02/07/07 Salsiccia and Lenticchie con Finocchio from OreganoFromItaly.com

"Salve bella gente!" Welcome to another recipe edition from Angela's Organic Oregano Farm!

This week's Italian recipes:
  -Rigatoni Bolognese Con Verdura
  -Orecchiette con Broccoli Rabe
  -Salsiccia and Lenticchie con Finocchio

The "Rigatoni Bolognese" lacks one traditional main ingredient - meat. However, with the hearty vegetables, you'll hardly know it's missing. Enjoy the recipes and the complimentary news article report from "Only In Italy.com".

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Yours Truly,              
Angela Reina       

 Recipe: Rigatoni Bolognese Con Verdura

Rigatoni Bolognese Con Verdura


1 oz (28 g) dried porcini mushrooms (1 cup)
1 cup boiling-hot water
2 medium carrots, quartered lengthwise, then cut into 1-inch pieces
2 celery ribs, cut into 1-inch pieces
3 medium shallots, quartered lengthwise
1 medium red bell pepper, cut into 1-inch pieces
3 tablespoons virgin olive oil
2 teaspoons chopped fresh rosemary
3/4 teaspoon salt
1/2 teaspoon black pepper
2 tablespoons tomato paste
1/2 cup dry red wine
3/4 lb Rigatoni pasta
1 oz finely grated Parmigiano-Reggiano cheese (1/2 cup) plus additional for serving


Soak mushrooms in boiling-hot water 15 minutes.

Meanwhile, pulse carrots, celery, shallots and bell pepper together in a food processor until chopped.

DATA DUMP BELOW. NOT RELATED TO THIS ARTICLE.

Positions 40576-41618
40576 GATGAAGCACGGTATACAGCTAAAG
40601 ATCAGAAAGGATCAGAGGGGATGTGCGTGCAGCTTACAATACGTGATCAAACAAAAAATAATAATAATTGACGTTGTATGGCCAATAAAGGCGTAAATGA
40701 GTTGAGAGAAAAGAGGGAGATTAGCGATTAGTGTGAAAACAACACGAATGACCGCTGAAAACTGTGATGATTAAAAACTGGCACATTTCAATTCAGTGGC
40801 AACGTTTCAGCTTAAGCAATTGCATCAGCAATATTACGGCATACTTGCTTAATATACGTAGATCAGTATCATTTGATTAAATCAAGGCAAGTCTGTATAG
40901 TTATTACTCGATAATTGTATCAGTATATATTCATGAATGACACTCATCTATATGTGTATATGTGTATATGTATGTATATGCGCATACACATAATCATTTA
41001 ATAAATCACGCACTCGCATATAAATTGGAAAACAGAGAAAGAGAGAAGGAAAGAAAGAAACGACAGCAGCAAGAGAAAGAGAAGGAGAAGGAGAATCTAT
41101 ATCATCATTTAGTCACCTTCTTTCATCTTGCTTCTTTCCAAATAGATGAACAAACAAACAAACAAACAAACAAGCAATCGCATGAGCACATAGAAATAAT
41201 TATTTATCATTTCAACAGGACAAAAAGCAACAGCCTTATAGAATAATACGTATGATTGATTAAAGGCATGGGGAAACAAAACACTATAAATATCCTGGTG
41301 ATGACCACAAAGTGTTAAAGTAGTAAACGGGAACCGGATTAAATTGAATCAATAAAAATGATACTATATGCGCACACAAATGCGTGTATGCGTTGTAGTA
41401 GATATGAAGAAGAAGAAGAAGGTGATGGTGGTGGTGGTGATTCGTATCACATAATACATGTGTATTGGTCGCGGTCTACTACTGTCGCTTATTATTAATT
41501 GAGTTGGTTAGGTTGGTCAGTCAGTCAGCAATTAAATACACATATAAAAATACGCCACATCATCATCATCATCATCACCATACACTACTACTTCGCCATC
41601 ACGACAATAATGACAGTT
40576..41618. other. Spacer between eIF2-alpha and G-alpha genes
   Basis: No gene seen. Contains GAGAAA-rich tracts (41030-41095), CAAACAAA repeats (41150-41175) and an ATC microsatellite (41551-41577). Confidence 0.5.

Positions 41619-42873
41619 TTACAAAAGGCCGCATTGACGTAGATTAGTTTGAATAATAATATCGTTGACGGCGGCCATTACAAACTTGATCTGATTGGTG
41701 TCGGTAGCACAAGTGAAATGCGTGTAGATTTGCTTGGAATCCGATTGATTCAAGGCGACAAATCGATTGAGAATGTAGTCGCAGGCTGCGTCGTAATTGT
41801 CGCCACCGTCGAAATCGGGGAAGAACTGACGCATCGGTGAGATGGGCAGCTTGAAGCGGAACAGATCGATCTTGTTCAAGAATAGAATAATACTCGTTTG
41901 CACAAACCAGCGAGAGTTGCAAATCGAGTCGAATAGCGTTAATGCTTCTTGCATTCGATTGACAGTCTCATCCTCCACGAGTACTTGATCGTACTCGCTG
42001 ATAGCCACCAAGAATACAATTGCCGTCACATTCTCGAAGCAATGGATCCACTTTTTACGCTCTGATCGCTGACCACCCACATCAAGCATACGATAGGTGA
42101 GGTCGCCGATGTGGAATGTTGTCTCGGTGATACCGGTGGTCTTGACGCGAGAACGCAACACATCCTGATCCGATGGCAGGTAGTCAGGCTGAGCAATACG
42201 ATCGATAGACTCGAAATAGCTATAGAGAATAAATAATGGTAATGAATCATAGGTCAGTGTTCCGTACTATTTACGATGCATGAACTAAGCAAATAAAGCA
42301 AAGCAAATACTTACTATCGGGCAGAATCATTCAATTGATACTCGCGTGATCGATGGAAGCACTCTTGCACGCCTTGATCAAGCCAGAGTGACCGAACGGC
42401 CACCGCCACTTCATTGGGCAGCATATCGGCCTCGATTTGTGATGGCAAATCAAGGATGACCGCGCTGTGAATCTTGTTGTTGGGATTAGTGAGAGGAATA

Heat olive oil in a 12-inch heavy skillet over moderately high heat until hot.

Add chopped vegetables, rosemary, salt and pepper and saute, stirring occasionally, until vegetables are golden brown and tender, about 12 minutes.

Lift mushrooms out of soaking liquid, squeeze excess liquid back into bowl (reserve liquid), and rinse mushrooms well to remove any grit. Finely chop mushrooms, then add to vegetables in skillet along with tomato paste. Cook over moderate heat, stirring, 1 minute. Add wine and boil until wine is reduced by about half, about 2 minutes.

While sauce is cooking, cook pasta in a 6 to 8 quart pot of boiling salted water until 'al dente'. Reserve 1 cup pasta-cooking water in a heatproof measuring cup, then drain pasta in a colander.

Add reserved mushroom-soaking liquid to sauce and bring to a simmer. Add pasta and 1/2 cup reserved cooking water to sauce, tossing to coat (thin sauce with additional cooking water if necessary). Stir in Parmigiano-Reggiano cheese and serve immediately. Makes 4 servings.

That's it!

 Recipe: Orecchiette con Broccoli Rabe

Orecchiette con Broccoli Rabe


1/4 cup virgin olive oil
4 garlic cloves, minced
12 ounces orecchiette or shell pasta
1 lb broccoli rabe, trimmed, chopped
2/3 cup freshly grated Pecorino Romano cheese (about 2 ounces)
1/3 cup freshly grated Parmigiano cheese (about 1 ounce)


Heat olive oil in heavy small saucepan over medium heat. Add garlic and saute until beginning to color, about 1 minute. Remove from heat.